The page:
We call on the government to review the allocations for health under the 2021 federal budget.
Kuala Lumpur, 06 November 2020 — The Budget 2021 tabled in Parliament today clearly demonstrates the government’s priority in wanting to deal with the Malaysian COVID-19 epidemic in a decisive manner, ensuring that the Ministry of Health and other relevant government bodies are provided with the equipment, manpower and financial resources necessary to break the back of the outbreak.
“However, the diversion of resources and cuts to fund the COVID-19 response now threatens to have a significant negative impact on our response towards non-communicable diseases (NCDs) such as cancer, kidney disease, and cardiovascular diseases,” said Azrul Mohd Khalib, Chief Executive of the Galen Centre for Health & Social Policy, when commenting on the tabling of the 2021 federal budget this evening.
“For example, it is shocking to see that the allocation for cancer has been drastically reduced from RM 328.7 million in 2020 to RM 136.4 million,” said Azrul. “Even nephrology suffered a massive reduction. We cannot afford to look at one crisis at a time. Telling ourselves that we will deal with cancer and chronic kidney disease some other day after we are done with COVID-19, is not an option. Suffering could increase and lives will be lost due to insufficient resources for treatment and care.”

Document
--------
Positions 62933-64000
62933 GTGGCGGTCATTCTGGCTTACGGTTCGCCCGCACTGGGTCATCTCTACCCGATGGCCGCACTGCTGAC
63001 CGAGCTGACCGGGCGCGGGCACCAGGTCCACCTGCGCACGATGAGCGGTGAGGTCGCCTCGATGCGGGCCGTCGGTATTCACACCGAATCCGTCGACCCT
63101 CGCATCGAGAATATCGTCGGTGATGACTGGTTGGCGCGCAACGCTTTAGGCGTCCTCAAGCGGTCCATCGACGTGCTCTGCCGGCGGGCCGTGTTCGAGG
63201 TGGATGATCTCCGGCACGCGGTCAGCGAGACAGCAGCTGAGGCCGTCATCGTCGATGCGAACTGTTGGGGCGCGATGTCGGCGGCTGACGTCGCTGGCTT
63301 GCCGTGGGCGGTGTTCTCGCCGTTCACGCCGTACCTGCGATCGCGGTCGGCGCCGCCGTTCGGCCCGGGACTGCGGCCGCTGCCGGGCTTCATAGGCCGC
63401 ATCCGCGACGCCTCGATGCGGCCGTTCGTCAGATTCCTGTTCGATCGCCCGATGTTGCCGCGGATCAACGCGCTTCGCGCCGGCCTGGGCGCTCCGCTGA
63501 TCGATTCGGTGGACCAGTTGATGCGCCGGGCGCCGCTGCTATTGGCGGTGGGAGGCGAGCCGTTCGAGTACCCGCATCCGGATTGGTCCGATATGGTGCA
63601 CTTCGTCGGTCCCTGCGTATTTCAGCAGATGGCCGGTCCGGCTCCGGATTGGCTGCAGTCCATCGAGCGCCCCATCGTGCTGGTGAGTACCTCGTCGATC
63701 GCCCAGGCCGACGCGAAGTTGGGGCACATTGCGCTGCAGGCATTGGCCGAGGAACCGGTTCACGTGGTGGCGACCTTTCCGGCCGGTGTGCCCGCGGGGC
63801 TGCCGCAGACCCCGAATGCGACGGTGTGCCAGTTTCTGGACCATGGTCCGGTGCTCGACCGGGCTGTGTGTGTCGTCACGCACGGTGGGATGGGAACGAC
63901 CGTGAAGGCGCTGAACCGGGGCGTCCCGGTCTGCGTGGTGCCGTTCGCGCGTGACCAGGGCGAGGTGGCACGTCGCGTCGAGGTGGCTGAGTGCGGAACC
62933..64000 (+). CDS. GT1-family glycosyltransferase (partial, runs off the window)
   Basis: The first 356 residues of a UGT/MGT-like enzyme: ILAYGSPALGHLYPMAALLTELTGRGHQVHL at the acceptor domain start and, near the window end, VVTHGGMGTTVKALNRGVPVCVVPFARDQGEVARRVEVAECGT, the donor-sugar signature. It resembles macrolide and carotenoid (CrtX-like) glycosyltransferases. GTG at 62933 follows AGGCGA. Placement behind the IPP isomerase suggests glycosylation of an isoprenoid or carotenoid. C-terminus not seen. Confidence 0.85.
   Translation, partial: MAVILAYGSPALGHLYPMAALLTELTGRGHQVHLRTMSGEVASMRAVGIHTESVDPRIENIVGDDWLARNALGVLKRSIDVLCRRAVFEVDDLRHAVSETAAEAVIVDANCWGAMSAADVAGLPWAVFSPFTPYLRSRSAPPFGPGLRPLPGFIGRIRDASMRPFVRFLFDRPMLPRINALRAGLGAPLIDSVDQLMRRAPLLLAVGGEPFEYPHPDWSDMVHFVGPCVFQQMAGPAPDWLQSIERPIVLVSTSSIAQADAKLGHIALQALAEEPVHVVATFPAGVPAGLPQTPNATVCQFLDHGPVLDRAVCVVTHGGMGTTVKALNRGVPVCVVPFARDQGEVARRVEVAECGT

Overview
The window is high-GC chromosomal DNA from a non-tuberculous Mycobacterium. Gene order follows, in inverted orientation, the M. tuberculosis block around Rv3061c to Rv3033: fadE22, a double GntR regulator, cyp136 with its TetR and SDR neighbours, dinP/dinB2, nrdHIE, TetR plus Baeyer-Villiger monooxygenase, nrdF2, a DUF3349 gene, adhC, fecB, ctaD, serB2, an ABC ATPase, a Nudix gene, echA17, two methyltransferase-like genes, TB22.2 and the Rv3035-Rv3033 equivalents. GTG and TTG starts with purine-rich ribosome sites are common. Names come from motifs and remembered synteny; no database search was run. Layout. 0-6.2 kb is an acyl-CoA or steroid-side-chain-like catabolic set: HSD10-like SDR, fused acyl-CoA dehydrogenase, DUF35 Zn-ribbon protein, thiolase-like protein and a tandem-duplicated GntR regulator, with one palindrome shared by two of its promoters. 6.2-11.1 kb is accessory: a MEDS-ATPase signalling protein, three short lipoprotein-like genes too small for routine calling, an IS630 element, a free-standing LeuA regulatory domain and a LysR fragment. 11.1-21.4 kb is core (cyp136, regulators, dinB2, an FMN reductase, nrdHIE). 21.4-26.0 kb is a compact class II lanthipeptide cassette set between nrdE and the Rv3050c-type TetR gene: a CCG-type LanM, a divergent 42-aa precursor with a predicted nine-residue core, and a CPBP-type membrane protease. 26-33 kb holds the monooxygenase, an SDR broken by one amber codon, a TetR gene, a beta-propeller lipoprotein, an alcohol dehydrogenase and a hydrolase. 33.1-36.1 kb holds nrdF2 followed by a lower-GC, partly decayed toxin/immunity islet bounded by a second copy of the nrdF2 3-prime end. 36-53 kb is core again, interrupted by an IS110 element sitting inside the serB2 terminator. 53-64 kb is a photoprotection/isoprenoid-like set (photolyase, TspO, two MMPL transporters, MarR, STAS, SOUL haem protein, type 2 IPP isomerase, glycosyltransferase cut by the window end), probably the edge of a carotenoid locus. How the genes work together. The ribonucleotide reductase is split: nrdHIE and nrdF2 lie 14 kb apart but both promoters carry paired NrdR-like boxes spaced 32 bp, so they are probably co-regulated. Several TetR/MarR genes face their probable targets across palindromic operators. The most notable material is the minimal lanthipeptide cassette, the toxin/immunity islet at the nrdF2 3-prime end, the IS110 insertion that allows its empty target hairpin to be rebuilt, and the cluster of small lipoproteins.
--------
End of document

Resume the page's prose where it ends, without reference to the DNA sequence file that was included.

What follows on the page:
“During this COVID-19 epidemic, we are at risk of leaving people behind, and making them more vulnerable than ever before.”
“The release of the National Health and Morbidity Survey (NHMS) 2019 earlier this year highlighted the insidious nature of NCDs and risk factors such as diabetes, kidney disease, cardiovascular disease and obesity which are causing a catastrophic impact and burgeoning cost on the Malaysian healthcare system and society as a whole. Before COVID-19, we were already living through one crisis.”
“Due to the interventions related to COVID-19 such as the Movement Control Order, the incidences of various NCDs have and are expected to worsen and increase. New and increased funding, not less, should be invested into the prevention, treatment and management of these diseases, particularly health literacy. Yet, we see that the proportion of the health budget is actually more or less the same compared to this year,” Azrul pointed out.
“It was stated from the onset that the one of the primary strategies of the budget is to strengthen and protect public health and respond to the COVID-19 outbreak. Yet, when the allocations related to public health are reviewed in the budget, they were found to have been reduced across the board. This is shocking. Public health is the most important aspect of our healthcare system right now and we need it to be strengthened.”
“More than ever before we need to protect the public healthcare system which provides high quality, accessible and affordable services. We cannot take it for granted,” Azrul emphasised.
“We call on the government to review the allocations for health under the 2021 federal budget.”
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